(Reuters) - Dish Network Corp Chief Executive Charlie Ergen said on Wednesday that talks to renew the satellite TV provider’s contract to carry Viacom Inc programs have turned positive, though a deal remains uncertain ahead of a midnight deadline.
“As a long-standing partner, we are hopeful that we can work together to reach a deal,” Viacom responded in an emailed statement.
Viacom shares rose 1.5 percent on the comments, after falling more than 1 percent earlier on Wednesday. Dish shares were barely changed.
The companies have been in talks for several months over whether Dish would continue to carry Viacom’s 18 channels and at what price. A blackout would block Dish’s 14 million subscribers’ access to Viacom shows such as “Broad City” on Comedy Central and “SpongeBob SquarePants” on Nickelodeon.
“Over the past 24 hours, hundreds of thousands of concerned subscribers have reached out to implore DISH to negotiate reasonable terms with Viacom for continued carriage of our networks,” Viacom said.
“Based on year-to-date Nielsen data, our networks represent nearly one fifth of cable viewership on Dish, which gives Dish enormous incentive to renew our agreement.”
Billionaire investor Mario Gabelli, who has the largest voting share in Viacom behind former Executive Chairman Sumner Redstone’s family, told Reuters earlier on Wednesday that he expected a 10-day blackout after the current contract expires at midnight.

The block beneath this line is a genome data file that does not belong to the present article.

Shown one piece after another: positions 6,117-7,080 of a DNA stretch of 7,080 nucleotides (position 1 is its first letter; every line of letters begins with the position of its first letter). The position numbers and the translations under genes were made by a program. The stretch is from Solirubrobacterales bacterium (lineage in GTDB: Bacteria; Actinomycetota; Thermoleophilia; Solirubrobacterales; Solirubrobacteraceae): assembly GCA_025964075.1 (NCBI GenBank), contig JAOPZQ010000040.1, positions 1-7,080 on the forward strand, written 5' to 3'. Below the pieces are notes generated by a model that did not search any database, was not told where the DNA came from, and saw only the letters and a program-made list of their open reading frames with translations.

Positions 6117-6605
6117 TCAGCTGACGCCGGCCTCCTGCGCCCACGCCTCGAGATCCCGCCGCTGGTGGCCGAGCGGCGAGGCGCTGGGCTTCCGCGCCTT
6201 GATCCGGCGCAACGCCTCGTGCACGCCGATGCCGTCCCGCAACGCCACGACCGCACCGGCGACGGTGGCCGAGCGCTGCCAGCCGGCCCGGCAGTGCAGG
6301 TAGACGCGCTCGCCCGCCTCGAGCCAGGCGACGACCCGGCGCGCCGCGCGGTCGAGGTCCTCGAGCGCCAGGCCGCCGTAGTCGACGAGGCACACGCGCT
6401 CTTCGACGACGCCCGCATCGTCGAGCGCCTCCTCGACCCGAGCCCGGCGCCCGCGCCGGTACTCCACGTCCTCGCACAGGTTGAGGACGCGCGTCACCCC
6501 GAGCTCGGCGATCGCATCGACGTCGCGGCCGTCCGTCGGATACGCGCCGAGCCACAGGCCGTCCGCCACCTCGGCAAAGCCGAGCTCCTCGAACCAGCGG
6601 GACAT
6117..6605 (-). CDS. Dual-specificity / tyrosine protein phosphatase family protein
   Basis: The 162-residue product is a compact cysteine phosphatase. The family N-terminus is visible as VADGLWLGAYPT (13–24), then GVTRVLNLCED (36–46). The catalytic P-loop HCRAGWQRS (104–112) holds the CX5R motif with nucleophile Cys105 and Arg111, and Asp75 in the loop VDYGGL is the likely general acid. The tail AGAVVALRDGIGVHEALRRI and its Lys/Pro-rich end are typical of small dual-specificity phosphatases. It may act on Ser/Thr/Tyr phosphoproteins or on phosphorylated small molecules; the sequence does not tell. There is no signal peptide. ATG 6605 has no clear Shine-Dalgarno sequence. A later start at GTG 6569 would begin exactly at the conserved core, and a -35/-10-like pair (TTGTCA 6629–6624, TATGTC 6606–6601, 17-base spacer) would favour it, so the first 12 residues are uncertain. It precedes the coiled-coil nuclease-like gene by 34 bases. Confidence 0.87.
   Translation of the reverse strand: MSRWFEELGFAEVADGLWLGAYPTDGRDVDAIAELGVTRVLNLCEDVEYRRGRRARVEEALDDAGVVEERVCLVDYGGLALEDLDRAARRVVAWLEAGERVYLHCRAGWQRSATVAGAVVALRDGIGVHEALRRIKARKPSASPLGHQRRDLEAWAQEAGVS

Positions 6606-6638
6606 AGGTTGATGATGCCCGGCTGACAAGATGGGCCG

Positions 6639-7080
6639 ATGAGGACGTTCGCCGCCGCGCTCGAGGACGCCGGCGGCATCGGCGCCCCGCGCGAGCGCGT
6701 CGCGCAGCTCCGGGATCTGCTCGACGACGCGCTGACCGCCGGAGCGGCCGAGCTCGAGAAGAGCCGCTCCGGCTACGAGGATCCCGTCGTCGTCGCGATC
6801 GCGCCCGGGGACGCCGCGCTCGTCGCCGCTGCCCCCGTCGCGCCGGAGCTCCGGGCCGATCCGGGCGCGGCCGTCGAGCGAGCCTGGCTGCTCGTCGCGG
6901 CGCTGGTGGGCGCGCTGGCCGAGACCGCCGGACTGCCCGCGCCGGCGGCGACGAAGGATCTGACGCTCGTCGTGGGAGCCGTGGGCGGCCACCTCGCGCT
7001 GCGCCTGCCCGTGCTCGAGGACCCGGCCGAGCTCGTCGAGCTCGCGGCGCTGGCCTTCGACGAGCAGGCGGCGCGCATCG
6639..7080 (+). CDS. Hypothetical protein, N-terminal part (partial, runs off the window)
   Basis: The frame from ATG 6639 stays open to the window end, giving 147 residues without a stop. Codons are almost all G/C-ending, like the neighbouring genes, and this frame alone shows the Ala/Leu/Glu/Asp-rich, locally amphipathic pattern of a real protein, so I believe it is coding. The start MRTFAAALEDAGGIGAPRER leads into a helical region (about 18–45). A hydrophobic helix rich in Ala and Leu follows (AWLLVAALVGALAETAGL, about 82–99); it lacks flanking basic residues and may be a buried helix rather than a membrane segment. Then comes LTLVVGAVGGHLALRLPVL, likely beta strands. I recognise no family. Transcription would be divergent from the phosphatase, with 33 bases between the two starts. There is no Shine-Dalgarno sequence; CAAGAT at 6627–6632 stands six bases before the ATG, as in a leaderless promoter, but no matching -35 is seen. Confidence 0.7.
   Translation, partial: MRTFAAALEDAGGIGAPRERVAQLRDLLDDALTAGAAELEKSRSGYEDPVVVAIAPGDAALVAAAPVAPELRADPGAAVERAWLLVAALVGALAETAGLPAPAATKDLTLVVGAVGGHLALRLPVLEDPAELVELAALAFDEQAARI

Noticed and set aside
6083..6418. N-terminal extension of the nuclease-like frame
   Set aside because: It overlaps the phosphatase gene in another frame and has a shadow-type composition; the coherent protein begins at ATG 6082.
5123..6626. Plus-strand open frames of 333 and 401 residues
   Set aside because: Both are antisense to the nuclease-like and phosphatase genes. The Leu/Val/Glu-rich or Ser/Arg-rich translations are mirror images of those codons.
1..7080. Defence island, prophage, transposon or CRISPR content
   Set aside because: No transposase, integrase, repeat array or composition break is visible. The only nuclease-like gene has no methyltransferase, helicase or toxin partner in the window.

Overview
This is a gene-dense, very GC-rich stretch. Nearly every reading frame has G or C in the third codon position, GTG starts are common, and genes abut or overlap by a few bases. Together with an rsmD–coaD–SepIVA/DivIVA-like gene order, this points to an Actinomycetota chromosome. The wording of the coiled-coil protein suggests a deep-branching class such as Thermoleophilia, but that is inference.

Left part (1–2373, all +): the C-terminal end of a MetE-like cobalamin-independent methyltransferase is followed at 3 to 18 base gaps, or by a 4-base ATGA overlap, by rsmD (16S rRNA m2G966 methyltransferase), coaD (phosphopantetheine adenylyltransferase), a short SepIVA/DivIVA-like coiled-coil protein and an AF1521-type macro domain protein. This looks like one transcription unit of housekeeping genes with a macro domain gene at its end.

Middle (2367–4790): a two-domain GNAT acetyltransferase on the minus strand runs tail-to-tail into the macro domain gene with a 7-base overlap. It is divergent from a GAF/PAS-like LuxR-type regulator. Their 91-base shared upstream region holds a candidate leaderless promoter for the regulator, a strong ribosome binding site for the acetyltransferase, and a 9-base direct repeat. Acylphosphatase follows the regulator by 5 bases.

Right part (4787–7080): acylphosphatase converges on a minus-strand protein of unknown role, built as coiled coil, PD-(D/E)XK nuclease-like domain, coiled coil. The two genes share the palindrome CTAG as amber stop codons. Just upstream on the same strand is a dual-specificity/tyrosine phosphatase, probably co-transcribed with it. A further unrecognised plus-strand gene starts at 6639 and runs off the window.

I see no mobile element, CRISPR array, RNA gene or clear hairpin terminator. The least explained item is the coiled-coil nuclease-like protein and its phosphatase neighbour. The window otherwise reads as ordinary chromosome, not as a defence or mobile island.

Dish had in recent months offered Viacom a rolling short-term extension and was “prepared to move on” without Viacom programming if no agreement is reached, Ergen told investors on a conference call after reporting quarterly earnings.
The talks have turned more productive since the weekend, he said.
The negotiations are being held as Dish tackles subscriber losses and Viacom tries to turn around sagging viewership ratings, as online video services such as Netflix Inc and Hulu have become more popular.
In an e-mail to Reuters, Gabelli said he hoped that once the contract is renewed, Viacom’s management would turn its attention to selling a minority stake in its Paramount movie studio.
Dish, whose last distribution deal with Viacom was in 2009, declined to comment on Gabelli’s comments.
Viacom on Tuesday warned Dish subscribers that they might soon lose access to its channels, including MTV, if no agreement is reached by the deadline.
Ergen, known to be a tough negotiator, has locked horns with big networks such as CBS Corp and Time Warner Inc’s Turner Broadcasting on distribution deals.
Seventy-five percent of Dish’s negotiations with content providers have led to temporary blackouts, according to a J.P. Morgan report published Tuesday.
Reporting by Jessica Toonkel and Malathi Nayak; Editing by Meredith Mazzilli and Richard Chang